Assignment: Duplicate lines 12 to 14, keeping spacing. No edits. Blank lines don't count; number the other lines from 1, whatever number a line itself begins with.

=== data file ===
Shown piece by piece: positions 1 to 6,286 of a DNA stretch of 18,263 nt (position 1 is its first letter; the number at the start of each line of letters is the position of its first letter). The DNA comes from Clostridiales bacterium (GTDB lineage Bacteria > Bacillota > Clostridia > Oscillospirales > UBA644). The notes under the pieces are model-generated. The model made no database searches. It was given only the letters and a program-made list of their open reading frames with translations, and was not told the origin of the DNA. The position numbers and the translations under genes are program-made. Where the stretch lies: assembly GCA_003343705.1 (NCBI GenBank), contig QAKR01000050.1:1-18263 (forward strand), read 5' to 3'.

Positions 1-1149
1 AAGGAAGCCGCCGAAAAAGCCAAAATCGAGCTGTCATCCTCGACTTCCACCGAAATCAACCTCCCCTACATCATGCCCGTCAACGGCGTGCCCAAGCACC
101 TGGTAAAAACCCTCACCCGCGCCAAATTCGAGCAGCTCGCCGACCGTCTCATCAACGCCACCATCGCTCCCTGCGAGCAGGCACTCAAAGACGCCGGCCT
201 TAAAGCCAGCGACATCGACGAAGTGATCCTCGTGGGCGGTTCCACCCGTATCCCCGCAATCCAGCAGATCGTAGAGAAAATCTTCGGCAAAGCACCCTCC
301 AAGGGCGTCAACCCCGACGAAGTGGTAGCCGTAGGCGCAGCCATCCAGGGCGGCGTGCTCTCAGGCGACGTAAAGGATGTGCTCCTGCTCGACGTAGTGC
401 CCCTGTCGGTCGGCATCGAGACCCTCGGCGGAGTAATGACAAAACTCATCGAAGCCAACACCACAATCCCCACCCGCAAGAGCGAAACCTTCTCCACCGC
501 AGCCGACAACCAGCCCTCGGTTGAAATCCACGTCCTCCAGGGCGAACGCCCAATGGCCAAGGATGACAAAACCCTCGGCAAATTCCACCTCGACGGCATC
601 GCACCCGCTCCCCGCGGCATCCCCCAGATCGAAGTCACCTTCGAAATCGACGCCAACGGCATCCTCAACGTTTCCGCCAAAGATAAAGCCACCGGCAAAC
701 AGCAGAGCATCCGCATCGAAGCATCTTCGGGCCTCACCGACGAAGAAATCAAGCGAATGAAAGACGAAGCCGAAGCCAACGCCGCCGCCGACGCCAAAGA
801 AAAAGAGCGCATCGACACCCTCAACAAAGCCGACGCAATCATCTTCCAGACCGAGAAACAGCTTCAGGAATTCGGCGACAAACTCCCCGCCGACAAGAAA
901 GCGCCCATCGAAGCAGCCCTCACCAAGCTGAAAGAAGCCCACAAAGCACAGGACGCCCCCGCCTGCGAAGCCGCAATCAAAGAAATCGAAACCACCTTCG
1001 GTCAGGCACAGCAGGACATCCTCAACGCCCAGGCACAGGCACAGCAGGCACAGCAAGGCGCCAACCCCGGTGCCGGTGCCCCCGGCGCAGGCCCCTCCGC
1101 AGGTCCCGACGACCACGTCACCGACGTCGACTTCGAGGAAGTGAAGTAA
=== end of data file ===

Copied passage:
901 GCGCCCATCGAAGCAGCCCTCACCAAGCTGAAAGAAGCCCACAAAGCACAGGACGCCCCCGCCTGCGAAGCCGCAATCAAAGAAATCGAAACCACCTTCG
1001 GTCAGGCACAGCAGGACATCCTCAACGCCCAGGCACAGGCACAGCAGGCACAGCAAGGCGCCAACCCCGGTGCCGGTGCCCCCGGCGCAGGCCCCTCCGC
1101 AGGTCCCGACGACCACGTCACCGACGTCGACTTCGAGGAAGTGAAGTAA